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Mapping Indian Fermented Foods

Mapping Indian Fermented Foods

India is known for its rich and diverse culinary tradition, which includes a vast range of fermented dishes. Foods like curd, pickles, and bread are common in our diets and have numerous health benefits. Because of the diversity of climate in India, different regions have distinct food products with varying fermentation processes and methods.

Cold Climate

Northern India has the coldest weather and a thriving yeast-based bread culture with seasonal fermentation. It is in this location that more mustard ferments are consumed during the winter. Pickles such as paani ka achaar and rai-paani ka achaar are particularly popular in Uttar Pradesh. Pickles are popular throughout the winter since they are vegetable-based, adapt to the temperature, and are ideal to accompany their traditional winter dishes. Other forms of fermented foods commonly consumed in the north include:

Jammu – Phuh (colostrum cheese), Yaji (steamed dumplings)

Himachal Pradesh – Dangal bari (spiced lentil mixture), Bedvin roti (flour+lentil+walnut bread)

Uttarakhand – Jamma (goat meat sausage), Keem (barley flour curry)

Punjab – Sez (rice), Bhallae (black gram fritters)

Haryana – Doli ki roti (sourdough bread), Kanji (carrot+beet beverage)

Hot & Dry Climate

Ferments based on grains, legumes, and buttermilk are popular in the west. Maharashtra, like other tropical regions, has a distinct fermenting culture. Because of the hot weather, summertime temperatures are high, and fermented foods help to keep the body temperature cool. Ambolis is the most common fermented dish consumed in the morning. Amboli is a thicker type of dosa prepared from fermented rice batter. Although it has a sweeter flavor, it is very similar to southern uttapam. Other fermented-base meals include:

Rajasthan – Doli ki roti (sourdough bread), Kanji (carrot+beet beverage)

Gujrat – Dhokla (bengalgram+rice), Handvo (lentil cake)

Maharashtra – Kurdai (sundried wheat cracker), Sukhi bombil (dry fish)

Madhya Pradesh – Pej (rice), Rabdi (maize porridge)

Hot & Humid Climate

Given the hot and humid weather in the south, a wide variety of fermented foods are appreciated. The south is well-known for its fermented lentils, dosas, and rice-based idlis. Curd and buttermilk-based ferments, which are common throughout the country and are used to soak vegetables to boost their potency, are another intriguing meal. Some of the fermented foods that are popular in southern India include:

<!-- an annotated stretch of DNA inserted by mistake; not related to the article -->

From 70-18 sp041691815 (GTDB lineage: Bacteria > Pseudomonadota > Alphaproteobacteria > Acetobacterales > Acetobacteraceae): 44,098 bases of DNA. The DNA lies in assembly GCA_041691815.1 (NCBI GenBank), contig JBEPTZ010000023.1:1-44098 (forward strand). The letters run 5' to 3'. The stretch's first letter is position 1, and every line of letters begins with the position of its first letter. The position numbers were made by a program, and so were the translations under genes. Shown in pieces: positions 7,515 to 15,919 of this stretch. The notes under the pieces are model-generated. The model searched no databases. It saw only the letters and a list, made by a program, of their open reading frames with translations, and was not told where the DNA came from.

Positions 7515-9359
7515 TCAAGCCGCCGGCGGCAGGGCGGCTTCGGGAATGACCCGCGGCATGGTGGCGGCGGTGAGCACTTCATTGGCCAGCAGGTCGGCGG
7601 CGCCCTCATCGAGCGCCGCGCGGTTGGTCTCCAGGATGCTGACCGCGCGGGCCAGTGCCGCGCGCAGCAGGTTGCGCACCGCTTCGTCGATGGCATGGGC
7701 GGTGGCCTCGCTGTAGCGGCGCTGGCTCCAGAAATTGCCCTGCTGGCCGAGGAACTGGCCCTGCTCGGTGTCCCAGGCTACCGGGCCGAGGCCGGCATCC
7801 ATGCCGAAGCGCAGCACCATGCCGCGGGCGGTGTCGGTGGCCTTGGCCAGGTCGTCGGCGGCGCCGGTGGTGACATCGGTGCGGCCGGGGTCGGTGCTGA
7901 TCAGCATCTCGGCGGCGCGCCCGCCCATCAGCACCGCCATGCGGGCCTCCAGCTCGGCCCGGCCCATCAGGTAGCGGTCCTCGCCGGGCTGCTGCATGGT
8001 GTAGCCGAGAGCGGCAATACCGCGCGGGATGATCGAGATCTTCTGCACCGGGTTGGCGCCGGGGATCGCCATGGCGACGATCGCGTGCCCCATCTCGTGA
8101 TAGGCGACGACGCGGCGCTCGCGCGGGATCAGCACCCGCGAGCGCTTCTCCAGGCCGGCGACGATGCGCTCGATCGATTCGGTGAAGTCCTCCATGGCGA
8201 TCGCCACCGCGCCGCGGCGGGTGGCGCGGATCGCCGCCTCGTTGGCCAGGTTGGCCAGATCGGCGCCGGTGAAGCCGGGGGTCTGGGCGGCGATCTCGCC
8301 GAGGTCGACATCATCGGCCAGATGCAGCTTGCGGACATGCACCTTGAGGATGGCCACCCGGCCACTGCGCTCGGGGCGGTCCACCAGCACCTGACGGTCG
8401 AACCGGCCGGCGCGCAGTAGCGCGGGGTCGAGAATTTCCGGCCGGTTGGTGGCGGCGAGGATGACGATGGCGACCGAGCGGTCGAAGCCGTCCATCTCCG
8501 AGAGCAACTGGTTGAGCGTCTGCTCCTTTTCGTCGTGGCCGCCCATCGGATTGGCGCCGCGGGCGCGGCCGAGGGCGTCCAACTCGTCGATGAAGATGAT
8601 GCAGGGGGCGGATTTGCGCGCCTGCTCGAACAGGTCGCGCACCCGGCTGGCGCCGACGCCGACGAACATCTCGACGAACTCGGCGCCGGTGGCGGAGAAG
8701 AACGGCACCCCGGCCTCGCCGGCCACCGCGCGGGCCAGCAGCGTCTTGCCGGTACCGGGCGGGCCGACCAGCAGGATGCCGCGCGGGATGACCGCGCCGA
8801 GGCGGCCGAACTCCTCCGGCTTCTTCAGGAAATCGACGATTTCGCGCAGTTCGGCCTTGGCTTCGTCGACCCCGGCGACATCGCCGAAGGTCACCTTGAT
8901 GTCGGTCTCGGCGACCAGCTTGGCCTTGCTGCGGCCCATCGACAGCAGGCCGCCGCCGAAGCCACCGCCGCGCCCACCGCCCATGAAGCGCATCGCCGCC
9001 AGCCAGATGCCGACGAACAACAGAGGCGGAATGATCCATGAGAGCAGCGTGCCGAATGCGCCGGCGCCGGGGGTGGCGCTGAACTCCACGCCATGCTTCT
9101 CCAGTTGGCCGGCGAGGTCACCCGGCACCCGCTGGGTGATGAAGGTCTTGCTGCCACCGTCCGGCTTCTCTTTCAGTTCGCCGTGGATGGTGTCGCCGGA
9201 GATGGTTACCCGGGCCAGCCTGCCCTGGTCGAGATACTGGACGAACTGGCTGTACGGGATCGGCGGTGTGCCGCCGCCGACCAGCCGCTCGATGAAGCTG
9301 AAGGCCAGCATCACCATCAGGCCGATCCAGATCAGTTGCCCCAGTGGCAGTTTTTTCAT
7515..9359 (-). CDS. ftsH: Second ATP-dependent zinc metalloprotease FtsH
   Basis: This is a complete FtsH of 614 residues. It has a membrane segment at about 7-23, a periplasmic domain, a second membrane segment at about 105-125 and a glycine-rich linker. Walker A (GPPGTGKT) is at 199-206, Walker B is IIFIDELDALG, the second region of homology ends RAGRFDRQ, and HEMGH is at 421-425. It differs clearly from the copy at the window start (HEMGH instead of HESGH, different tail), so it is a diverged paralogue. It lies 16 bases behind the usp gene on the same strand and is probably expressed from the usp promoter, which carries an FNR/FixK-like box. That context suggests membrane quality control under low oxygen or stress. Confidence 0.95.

Telangana – Idli (steamed rice cakes), Dosa (rice pancakes)

Andhra Pradesh – Ambali (millet porridge), Taravani (rice porridge)

Karnataka – Chepnim tor (stuffed raw mango pickle), Kachampulli (garcinia vinegar), Baimbale (bamboo shoot)

Goa – Sannas (rice cake),

Kerala – Appam (rice+toddy pancake), Idiyappam (string hoppers)

Tamil Nadu – Koozh (finger millet+rice porridge), Pazhayasadham (rice)

Also Hot and Humid

In the east too, the weather is a mix of hot and humid, which is ideal for fermenting. Given the environment, fermented foods are very common in Odisha. Because of the changing environment, tribal regions are where most fermentation techniques originated. Seasonal consumption and several procedures are used here. Mandiapej, Handia, Mahuli, and Tadi are examples of typical tribal cuisine. Aside from these, some other popular fermented meals from India’s east and north-east states are:

Odisha – Pitha (grain dessert), Chennapoda (chennacheescake)

Chattisgarh – Dehori (rice-curd mixture), Bijori (sun-dried lentil disc)

West Bengal – Bandel cheese (coagulated cow’s milk)

Nagaland – Axone (sticky soybean paste), Jang Kap (buffalo skin)

Mizoram – Bekang-um (sticky soybean paste)

Sikkim – Gundruk (leafy vegetable), Maseura (black lentil soup)

Assam – Namsing (fish), Kinema (soybean)

Meghalaya – Tungrymbai (soybean paste), Tungtap (fish)

Arunachal Pradesh – Chhurpi (yak milk), Pikey Pila (pork meat pickle)

Manipur – Hawaijar (soybean), Soibum (bamboo shoot)

 (IANS)

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